The VA has had a lot of bad publicity lately, especially in regards to patient care at VA hospitals. With a seemingly endless stream of cases where neglect at VA hospitals led to the premature death of veterans who otherwise could have defeated their condition or at least been treated more successfully, the VA has been trying to bounce back and keep things under control. There have been attempts to determine if the incidents of neglect are indicative of a disturbing trend at the VA or just unfortunate incidents. A survey conducted by the American Customer Satisfaction Index has found in a survey that they may just be unfortunate incidents, because the VA hospitals have overall been given very high marks in customer satisfaction.
The American Customer Satisfaction Index has conducted numerous surveys for both government and private sector services, and has been known for having accurate and professionally conducted surveys. The VA hospitals
were ranked on a 100 point scale for both inpatient and outpatient care. On inpatient care, the VA was rated 84, and on outpatient care, the VA was rated 82, both of which are considered good scores, especially when compared to their private sector counterparts. Hospitals in the private sector average 80 and 83 on inpatient and outpatient care, respectively. While there could be confounding variables (the type of person who joins the military and thus uses VA hospitals vs. the type of person who chooses not to join up), the findings are at least encouraging to the VA that they are overall doing a fair job.
“Our nation’s veterans deserve the best care, and the ACSI survey results help us better understand how veterans feel about their overall healthcare experience at VA,” VA Secretary Eric Shinseki said. “There is always more work to do, and we are focused on continuous improvement to the care we provide.” While it is very possible that Shinseki actually feels this way, his choice of words reflects exactly what would probably be perceived by most people as the best response possible, and perfectly crafted to be so. However, it’s no wonder that Shinseki has some sweat on the brow in the face of the recent negative press including the backlog, wait times at VA hospitals, and the aforementioned preventable patient deaths.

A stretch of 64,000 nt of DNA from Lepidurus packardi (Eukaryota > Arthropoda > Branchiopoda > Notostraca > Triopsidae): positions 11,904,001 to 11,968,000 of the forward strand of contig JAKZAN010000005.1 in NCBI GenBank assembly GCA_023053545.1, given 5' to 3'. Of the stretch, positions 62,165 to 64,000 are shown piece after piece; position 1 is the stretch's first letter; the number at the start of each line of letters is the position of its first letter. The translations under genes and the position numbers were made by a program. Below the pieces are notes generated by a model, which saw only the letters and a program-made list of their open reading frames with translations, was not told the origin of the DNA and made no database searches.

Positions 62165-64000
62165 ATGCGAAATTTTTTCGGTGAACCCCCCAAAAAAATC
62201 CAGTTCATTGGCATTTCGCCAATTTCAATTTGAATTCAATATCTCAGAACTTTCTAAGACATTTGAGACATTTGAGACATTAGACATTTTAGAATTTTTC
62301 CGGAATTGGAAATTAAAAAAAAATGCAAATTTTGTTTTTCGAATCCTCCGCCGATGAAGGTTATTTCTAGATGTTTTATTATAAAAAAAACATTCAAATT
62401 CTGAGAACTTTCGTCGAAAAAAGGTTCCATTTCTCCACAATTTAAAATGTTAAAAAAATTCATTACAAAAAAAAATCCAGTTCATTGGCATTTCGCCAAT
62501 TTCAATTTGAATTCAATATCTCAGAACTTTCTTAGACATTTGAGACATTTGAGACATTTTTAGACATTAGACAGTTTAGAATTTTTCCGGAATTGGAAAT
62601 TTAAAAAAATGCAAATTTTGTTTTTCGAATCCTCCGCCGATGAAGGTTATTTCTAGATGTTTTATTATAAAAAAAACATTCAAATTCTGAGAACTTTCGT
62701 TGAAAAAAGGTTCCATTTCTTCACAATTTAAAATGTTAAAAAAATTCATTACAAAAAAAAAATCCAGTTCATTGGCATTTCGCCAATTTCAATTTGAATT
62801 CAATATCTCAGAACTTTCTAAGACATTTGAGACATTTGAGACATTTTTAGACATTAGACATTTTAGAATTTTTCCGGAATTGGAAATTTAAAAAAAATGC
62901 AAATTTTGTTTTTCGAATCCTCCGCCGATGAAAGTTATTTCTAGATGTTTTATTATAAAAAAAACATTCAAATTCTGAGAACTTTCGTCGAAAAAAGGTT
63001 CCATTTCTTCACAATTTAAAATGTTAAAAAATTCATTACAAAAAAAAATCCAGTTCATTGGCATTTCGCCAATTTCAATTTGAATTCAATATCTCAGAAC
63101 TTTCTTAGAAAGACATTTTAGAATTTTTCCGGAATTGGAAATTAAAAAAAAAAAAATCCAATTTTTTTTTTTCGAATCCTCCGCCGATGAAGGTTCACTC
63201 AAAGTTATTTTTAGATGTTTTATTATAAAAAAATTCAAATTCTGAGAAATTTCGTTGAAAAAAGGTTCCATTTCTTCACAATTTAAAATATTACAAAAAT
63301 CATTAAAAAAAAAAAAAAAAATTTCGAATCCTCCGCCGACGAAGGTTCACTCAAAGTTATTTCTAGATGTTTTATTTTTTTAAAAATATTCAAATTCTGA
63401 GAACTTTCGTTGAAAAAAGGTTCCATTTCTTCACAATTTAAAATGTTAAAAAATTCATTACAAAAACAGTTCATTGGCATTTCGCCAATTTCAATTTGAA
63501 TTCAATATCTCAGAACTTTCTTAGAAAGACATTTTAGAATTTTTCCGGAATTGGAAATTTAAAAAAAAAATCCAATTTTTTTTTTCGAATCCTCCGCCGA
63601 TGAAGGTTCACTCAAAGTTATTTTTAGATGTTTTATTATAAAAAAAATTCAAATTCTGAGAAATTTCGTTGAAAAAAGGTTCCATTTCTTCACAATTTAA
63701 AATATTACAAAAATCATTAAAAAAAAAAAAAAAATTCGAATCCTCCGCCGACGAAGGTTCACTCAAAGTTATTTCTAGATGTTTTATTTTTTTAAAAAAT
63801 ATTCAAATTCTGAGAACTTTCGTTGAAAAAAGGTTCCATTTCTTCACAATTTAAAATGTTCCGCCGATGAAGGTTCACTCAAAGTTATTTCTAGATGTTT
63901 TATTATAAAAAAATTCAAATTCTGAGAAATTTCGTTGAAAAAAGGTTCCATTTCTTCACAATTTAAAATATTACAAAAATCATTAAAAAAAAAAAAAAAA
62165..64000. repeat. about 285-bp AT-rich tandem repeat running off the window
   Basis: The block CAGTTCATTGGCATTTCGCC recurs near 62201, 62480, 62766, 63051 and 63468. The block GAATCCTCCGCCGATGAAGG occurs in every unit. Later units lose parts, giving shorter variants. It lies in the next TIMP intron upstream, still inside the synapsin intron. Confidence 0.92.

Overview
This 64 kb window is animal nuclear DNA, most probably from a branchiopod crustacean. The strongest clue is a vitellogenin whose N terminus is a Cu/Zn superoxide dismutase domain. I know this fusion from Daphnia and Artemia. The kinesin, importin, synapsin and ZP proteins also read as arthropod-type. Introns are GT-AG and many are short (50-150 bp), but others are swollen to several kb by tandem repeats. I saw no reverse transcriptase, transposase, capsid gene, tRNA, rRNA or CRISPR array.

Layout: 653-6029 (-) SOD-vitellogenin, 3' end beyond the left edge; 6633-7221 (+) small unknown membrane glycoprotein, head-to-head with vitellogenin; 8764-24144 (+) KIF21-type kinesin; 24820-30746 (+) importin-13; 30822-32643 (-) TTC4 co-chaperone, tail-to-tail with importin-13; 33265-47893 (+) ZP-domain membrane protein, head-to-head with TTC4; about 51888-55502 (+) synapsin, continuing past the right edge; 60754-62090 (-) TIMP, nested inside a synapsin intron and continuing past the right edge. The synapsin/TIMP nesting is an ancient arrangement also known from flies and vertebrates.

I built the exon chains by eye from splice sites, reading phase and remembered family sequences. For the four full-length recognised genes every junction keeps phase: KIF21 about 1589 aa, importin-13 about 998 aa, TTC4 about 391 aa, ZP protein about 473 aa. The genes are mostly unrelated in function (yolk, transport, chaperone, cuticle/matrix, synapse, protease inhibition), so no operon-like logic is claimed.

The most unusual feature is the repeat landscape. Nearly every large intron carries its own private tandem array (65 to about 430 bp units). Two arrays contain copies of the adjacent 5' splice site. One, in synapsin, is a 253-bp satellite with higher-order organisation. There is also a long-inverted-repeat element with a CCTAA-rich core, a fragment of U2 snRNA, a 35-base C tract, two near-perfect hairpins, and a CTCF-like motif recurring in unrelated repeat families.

There are many who see the ACSI survey as an accurate reflection of the quality of care generally provided by the VA to the nation’s veterans. Many of the VA’s employees are veterans themselves, and it stands to reason that they would be interested in doing their best to suppor their own. Joe Davis, the spokesman for the Veterans of Foreign Wars, said that the ACSI survey, “shows that once veterans get in the door, they appreciate the care and professionalism of the many dedicated VA healthcare employees who come to work every day.” It is interesting that the Veterans of Foreign Wars and The American Legion have often been the first and most harsh critics of the VA on things such as the the disabilities claims backlog and delays in care for veterans, but are often the VA’s most ardent supporters on many other cases.
To this author, this indicates that the most prominent veterans’ organizations are truly in place to do their best to make sure veterans are protected and taken care of in the ways that they are supposed to. The American Legion regularly conducts surveys and polls to determine the quality of healthcare provided at VA hospitals, and they say that the ACSI survey reinforces most of what they hear from veterans. Overall, they say, veterans are very appreciative of the care they receive at the VA and have a lot of good things to say about it.
The counter-argument to this high rate of satisfaction is that the satisfaction rate is in a large way due to the many watchdogs there are over the VA and the efforts made to make sure that VA leaders are held accountable when patients are not given the treatment they need and deserve. Many members of congress feel that the VA has failed to properly address the issues that have led to preventable veterans deaths across the country.